Craig Dierksheide is a man people will remember.
I had met Craig many years ago at a movie theater. Life was different now for each of us, but especially for Craig. He had been diagnosed two and a half years previously with amyotrophic lateral sclerosis (ALS), commonly known as Lou Gehrig’s disease. The average life span is two to five years from diagnosis.
Yes, life was different, and Craig was living with the end in mind.
He and his wife, Katie, had made a significant impact on my friend Jodie’s marriage. The wisdom Craig and Katie shared, both by word and example, had deeply moved both her and her husband.
It was a crisp afternoon on a February day in the South, and Jodie and I were going to visit Craig. She had only recently reconnected with him.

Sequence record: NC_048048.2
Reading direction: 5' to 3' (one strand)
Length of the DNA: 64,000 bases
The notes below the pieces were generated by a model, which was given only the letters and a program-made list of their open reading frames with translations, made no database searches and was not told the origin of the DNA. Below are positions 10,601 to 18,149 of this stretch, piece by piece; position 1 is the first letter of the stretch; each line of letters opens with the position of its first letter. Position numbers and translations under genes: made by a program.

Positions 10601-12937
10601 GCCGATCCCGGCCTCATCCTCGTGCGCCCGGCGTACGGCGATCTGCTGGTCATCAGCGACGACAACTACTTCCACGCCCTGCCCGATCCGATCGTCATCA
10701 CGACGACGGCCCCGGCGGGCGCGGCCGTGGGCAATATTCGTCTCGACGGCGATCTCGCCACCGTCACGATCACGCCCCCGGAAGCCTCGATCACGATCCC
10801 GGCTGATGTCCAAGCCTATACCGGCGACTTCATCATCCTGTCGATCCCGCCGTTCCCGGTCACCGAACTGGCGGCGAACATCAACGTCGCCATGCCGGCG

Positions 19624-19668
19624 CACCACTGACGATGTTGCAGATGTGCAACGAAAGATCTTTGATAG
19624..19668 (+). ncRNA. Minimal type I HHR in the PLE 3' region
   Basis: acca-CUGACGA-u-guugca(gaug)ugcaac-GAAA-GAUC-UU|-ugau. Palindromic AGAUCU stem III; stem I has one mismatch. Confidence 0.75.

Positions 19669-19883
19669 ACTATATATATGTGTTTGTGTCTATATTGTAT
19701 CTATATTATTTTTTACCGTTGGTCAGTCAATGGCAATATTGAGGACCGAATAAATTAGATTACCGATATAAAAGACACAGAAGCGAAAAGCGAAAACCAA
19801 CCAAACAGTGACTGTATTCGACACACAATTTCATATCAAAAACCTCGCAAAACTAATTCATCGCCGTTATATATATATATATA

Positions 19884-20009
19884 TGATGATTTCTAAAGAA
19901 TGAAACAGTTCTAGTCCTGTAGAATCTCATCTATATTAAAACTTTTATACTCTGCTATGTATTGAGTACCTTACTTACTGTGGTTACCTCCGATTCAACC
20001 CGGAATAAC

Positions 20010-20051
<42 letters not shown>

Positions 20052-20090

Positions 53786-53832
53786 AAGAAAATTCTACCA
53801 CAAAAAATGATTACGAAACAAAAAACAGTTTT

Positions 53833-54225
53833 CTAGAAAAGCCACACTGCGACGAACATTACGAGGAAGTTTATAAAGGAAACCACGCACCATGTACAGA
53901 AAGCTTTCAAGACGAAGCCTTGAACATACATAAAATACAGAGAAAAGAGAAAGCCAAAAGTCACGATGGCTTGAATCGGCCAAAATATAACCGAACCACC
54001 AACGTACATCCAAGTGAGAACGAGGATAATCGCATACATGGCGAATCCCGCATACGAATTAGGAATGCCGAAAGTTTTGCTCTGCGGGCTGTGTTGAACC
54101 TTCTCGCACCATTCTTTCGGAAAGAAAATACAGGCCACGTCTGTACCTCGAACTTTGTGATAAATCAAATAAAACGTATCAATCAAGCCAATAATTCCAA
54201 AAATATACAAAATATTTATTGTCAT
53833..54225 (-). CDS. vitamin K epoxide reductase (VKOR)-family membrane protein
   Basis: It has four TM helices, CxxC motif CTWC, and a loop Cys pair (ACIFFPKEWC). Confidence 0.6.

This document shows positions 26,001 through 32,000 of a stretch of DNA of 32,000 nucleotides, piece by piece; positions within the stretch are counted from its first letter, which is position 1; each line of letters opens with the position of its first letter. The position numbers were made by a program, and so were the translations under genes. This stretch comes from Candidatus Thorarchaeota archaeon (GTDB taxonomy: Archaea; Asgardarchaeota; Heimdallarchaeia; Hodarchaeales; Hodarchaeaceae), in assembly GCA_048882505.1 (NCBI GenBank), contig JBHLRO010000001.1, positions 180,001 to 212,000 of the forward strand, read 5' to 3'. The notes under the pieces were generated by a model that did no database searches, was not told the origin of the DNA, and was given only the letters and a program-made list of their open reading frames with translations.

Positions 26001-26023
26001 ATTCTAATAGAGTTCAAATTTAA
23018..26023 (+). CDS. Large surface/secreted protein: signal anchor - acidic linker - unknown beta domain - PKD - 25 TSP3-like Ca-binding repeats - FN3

When we discussed the meeting, Craig mentioned having a back porch talk. I liked that idea.
One year after his diagnosis, his doctor’s prognosis was six months due to a rapid respiratory decline. His daughter’s wedding scheduled for the next fall was quickly moved to March to beat the “death deadline.”
When he passed that six-month period, he told us he took great pleasure in telling the doctor that he was wrong. The doctor then stated, “It must be because you were in great shape before you were diagnosed.” He paused with the timing of a great comic or perhaps to build the effort for a deeper breath and then continued the story.
“I told him, ‘Well, that makes you wrong twice, Doc.’” We broke out in laughter.
We laughed a lot that day. We also shed some tears. Craig could have shed tears over his losses, the “little deaths” that occur when disease chips away at the life we expect to keep living. However, Craig’s tears came when telling the stories of kindness that came his way.